Economic costs of strained India-Pakistan ties


By Dr. Vaqar Ahmed

The deteriorating relations between India and Pakistan have unfortunately resulted in the freezing of cross-border economic activities. There are some very poor farmers, traders, small and medium enterprises and, more importantly, consumers on both sides who have begun to suffer immensely due to the decisions taken by both countries.
It doesn’t seem naive to policy makers that — as a result of diplomatic differences which are not new — they should stop the flow of food items, medicines, and other essentials across the border and via land and sea routes.
Right after the Pulwama incident in February this year, India had suspended its normal trading ties with Pakistan and imposed 200 per cent duties on goods exported from the country.
Islamabad remained equally oblivious to how such decisions could impact people’s livelihoods; and – in reaction to India’s decision to do away with the special status accorded to Indian-administered Kashmir on August 5 – decided to suspend all trade ties with New Delhi.
Both the business community and consumers on either side have no idea how the Pulwama incident or India’s decision to revoke Article 370 of its constitution could result in the closure of businesses and trade of eatables and life-saving drugs.

What role have the farmers in both Punjabs and on either side of Kashmir played to pay such a price?
One hasn’t seen such adverse reactions to even worse diplomatic crises as have been witnessed between South and North Korea, Germany and France, China and Taiwan, and Argentina and Brazil. What is worse is that policy makers in India and Pakistan justified their moves to suspend trade by citing that the trade volumes with each other are minimal.
In fact, trade volumes remain subdued because neither of the two nations removed the tariff and non-tariff barriers to trade in the first place – a fact demonstrated in rigorous research produced by the World Bank Group, Sustainable Development Policy Institute (SDPI) in Islamabad, Lahore University of Management Sciences, Research Information Systems in Delhi, Consumer Unity and Trust Society in Jaipur, and the Indian Council for Research on International Economic Relations (ICRIER) in New Delhi, to name a few.
Besides, the potential was never limited to trade. In fact, the SDPI’s research had indicated in 2013 how both countries and the region were set to gain if both liberalized cross-border investment in infrastructure and energy.

This is why numerous scientific studies argue that it is wrong to limit Pakistanis who were previously importing agriculture and pharmaceutical raw material from India; and, Indians who were importing cement, animal hides, dates, traditional medicine, gypsum, fruits and horticulture items from Pakistan. Both groups will now have to find alternate suppliers.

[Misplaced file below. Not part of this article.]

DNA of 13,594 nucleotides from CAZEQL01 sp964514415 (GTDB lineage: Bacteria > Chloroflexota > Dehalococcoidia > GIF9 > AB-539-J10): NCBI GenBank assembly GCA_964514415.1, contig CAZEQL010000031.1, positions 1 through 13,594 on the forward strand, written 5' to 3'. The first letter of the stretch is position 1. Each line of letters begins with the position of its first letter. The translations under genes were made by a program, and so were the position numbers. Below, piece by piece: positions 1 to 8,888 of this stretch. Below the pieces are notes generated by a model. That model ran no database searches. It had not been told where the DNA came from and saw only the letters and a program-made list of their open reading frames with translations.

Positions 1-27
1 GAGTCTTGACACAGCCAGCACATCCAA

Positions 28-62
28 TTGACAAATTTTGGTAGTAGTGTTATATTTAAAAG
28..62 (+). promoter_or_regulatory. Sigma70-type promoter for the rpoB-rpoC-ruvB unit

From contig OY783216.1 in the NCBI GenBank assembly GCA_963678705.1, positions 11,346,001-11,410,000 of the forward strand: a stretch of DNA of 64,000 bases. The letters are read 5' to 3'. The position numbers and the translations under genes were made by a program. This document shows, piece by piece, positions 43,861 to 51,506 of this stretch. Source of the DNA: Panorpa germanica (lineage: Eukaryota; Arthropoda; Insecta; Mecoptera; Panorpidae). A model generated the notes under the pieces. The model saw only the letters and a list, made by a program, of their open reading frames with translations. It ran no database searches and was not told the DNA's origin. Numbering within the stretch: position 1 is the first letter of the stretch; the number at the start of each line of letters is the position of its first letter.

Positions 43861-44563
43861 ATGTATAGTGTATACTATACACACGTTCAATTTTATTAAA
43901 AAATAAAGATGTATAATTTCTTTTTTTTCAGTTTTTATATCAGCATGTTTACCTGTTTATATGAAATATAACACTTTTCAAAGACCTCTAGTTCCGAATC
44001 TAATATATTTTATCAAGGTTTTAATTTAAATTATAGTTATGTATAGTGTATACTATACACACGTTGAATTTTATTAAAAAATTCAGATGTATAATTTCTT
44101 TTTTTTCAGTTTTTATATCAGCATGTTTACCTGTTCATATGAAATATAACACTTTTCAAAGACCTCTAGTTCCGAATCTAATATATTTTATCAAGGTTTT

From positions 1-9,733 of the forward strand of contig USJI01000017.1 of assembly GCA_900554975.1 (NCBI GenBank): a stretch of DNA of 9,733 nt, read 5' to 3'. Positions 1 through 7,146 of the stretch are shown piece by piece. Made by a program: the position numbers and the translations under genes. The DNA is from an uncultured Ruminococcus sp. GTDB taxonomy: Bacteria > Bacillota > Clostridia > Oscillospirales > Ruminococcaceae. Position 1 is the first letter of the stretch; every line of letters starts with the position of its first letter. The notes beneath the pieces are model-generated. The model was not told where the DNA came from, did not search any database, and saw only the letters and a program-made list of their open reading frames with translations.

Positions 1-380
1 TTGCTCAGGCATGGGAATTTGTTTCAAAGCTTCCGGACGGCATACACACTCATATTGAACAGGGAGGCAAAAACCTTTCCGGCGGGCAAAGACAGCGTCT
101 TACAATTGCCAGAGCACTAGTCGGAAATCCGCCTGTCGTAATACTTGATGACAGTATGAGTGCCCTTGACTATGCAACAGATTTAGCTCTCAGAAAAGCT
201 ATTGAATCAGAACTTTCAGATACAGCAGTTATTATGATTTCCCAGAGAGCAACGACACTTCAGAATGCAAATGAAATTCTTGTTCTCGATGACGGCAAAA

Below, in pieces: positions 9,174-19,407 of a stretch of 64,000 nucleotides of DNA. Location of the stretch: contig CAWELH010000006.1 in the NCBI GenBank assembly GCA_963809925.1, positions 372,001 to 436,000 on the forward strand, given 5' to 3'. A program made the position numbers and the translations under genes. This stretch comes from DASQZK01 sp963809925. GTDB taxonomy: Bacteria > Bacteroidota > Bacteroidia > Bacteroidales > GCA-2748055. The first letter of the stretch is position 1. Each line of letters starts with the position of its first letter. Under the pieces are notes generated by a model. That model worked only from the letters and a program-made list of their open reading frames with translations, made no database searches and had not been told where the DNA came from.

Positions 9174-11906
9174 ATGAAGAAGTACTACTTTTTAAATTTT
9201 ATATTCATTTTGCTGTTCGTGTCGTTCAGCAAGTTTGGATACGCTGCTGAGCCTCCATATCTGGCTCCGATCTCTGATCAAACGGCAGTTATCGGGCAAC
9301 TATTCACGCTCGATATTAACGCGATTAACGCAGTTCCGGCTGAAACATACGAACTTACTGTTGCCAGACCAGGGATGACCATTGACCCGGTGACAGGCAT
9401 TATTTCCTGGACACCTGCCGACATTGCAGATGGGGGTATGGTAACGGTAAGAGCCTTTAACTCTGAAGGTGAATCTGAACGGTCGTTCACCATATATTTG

Another dimension highlighted in the SDPI and ICRIER’s work shows how: curbs on trade flows on both sides resulted in the smuggling and informal flow of goods which is harder to prevent through administrative measures, and both governments stood to gain in terms of tax and customs revenues if informal trade between the two countries was formalized.
Goods easily flow from the long land border shared by the two countries and also through a third country. In times of trade restrictions, there is evidence of an informal flow of Indian fruits and vegetables, textile, automobile parts, jewellery, cosmetics, medicine, tobacco, herbal products, paper and paper products, and crockery into Pakistan through routes which include Bangkok, Dubai, Kabul, Kandahar, and Bander Abbas.
Likewise, India’s informal imports from Pakistan included at one point textiles, spices, dry fruits, electronic parts of Chinese origin, cement and other horticulture items. The trade-in-services is another casualty of the deteriorating India-Pakistan relations.
Additionally, despite informational, financial and visa problems, there was a steady flow of patients from Pakistan to India, while benefits of herbal medicine and advice on usage was also available from Pakistan to India.
In both countries, health sector professionals were starting to find ways to cooperate and provide emergency and relief services to Afghan patients and possibly create health sector value chains which could extend to Central Asia.
At one point, it was proposed that the South Asian University – an International University sponsored by the eight Member States of the South Asian Association for Regional Cooperation (SAARC) were mulling looking into setting up a joint Center of Excellence in Medical Education & Research – an initiative which could easily lead South Asia to becoming a hub of medical tourism.
Finally, it is concerning that Afghan consumers are at the recieving end of end up inflation due to India and Pakistan’s suspended trade ties.
While the Ministry of Commerce in Pakistan has clarified that Afghanistan’s transit goods from India will not suffer, it is clear that Pakistan will not allow Indian goods for Afghanistan to pass through land routes for the foreseeable future – a desire repeatedly expressed by President Ashraf Ghani in the recent past.
(Dr. Vaqar Ahmed is an Economist and author of ‘Pakistan’s Agenda for Economic Reforms’ published by the Oxford University Press. Twitter: @vaqarahmed)